09-09-21 Centacare mental health workers Alex Barr and Caitlyn Woodcock are pushing for a greater emphasis on assertive communication in the national conversation around respectful relationships.
In National Child Protection Week, the voices behind EMPOWERED are urging the wider community to speak up and effect change by standing up for themselves and their rights, while respecting the rights and opinions of others.
“Teaching young people to recognise red flag behaviours is also pivotal because it helps them to set boundaries around what they will and will not accept in a relationship,’’ said Caitlyn, who co-wrote EMPOWERED with Alex.
“I’d like young people to recognise they don’t need a partner to be worthy or ‘whole’, as low self-esteem or self-worth can lead to relationships that are neither healthy nor respectful.’’
EMPOWERED engages female Year 10 students and encourages them to foster critical thinking about gender equity and women’s rights.
The program is delivered in two, one-hour sessions over consecutive weeks at the same time as the girls’ male peers undertake the Power to End Violence Against Women (PTEVAW) program. Both initiatives are joint ventures between Centacare and Power Community Ltd.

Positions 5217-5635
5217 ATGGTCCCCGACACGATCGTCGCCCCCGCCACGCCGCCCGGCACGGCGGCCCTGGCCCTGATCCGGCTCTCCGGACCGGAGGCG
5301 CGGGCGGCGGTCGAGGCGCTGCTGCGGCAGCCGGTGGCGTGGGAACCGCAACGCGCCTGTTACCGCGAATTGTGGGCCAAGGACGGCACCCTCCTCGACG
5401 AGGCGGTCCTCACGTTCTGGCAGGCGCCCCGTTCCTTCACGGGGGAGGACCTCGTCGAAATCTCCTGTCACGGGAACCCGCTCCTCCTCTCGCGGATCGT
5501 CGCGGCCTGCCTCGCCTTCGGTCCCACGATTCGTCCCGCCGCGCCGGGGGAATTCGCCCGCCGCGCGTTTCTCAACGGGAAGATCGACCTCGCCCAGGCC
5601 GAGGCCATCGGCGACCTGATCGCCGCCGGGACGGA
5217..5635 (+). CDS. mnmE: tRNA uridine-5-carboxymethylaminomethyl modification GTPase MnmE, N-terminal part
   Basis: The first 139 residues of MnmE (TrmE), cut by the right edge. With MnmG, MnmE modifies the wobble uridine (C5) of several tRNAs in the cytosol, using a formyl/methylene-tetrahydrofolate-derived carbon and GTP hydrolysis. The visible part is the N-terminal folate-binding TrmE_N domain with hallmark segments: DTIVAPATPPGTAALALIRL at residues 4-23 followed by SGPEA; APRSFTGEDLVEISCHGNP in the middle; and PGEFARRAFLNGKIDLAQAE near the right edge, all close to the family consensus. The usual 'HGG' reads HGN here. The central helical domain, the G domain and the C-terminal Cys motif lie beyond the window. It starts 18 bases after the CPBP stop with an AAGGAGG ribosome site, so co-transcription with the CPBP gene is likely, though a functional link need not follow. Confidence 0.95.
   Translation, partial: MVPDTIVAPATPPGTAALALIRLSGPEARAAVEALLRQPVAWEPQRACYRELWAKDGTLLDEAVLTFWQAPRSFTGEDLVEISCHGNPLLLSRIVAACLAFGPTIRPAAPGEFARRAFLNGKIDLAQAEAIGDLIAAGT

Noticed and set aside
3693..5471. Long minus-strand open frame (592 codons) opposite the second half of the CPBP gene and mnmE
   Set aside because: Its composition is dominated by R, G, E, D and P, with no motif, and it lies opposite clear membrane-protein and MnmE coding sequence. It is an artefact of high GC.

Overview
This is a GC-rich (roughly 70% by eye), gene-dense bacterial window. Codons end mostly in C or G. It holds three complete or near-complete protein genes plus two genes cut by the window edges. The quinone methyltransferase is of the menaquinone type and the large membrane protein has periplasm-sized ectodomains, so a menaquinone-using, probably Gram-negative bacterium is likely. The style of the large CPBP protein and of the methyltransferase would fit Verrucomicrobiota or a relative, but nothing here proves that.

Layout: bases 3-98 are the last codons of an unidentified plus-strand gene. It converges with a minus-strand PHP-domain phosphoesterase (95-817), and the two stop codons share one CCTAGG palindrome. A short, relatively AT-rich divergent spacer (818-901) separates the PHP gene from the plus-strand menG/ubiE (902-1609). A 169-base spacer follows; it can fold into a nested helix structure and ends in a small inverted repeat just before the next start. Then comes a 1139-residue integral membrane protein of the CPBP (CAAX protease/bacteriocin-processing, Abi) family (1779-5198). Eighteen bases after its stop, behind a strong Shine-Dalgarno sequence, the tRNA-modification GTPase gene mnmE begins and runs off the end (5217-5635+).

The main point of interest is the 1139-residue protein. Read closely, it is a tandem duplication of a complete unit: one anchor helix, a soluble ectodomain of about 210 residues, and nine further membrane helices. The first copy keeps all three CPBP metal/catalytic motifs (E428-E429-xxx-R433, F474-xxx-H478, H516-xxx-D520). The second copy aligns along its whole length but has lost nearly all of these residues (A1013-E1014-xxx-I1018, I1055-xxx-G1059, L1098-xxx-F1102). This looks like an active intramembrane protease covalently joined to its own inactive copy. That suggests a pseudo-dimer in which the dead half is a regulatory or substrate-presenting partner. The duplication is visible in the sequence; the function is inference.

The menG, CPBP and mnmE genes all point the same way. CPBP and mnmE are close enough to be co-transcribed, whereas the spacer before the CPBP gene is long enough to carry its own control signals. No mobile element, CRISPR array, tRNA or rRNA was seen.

“We have an opportunity to model respectful relationships when we recognise our own or another’s rights have been violated or disrespected and we communicate that, either through a sincere apology or by stating our needs,’’ Alex said.
“Assertive communication, as opposed to aggressive or passive communication, can empower young people to advocate for themselves and the safety of others.’’
With the support of the City of Port Adelaide Enfield, EMPOWERED will this year engage about 250 students at five schools in the region.
“Assertive people communicate honestly and directly which can help to stop unfair expectations around gender norms or roles of individuals from becoming entrenched in a relationship,’’ Caitlyn said.
Involving women and girls in raising awareness of gender-based violence was among five recommendations in a 2018 Flinders University evaluation of PTEVAW.
The research revealed emerging evidence that key messages were being taken seriously by male students who were putting them into practice. For example, challenging low level behaviours by calling out sexist banter, and learning safe ways to step in when they witness inappropriate behaviour.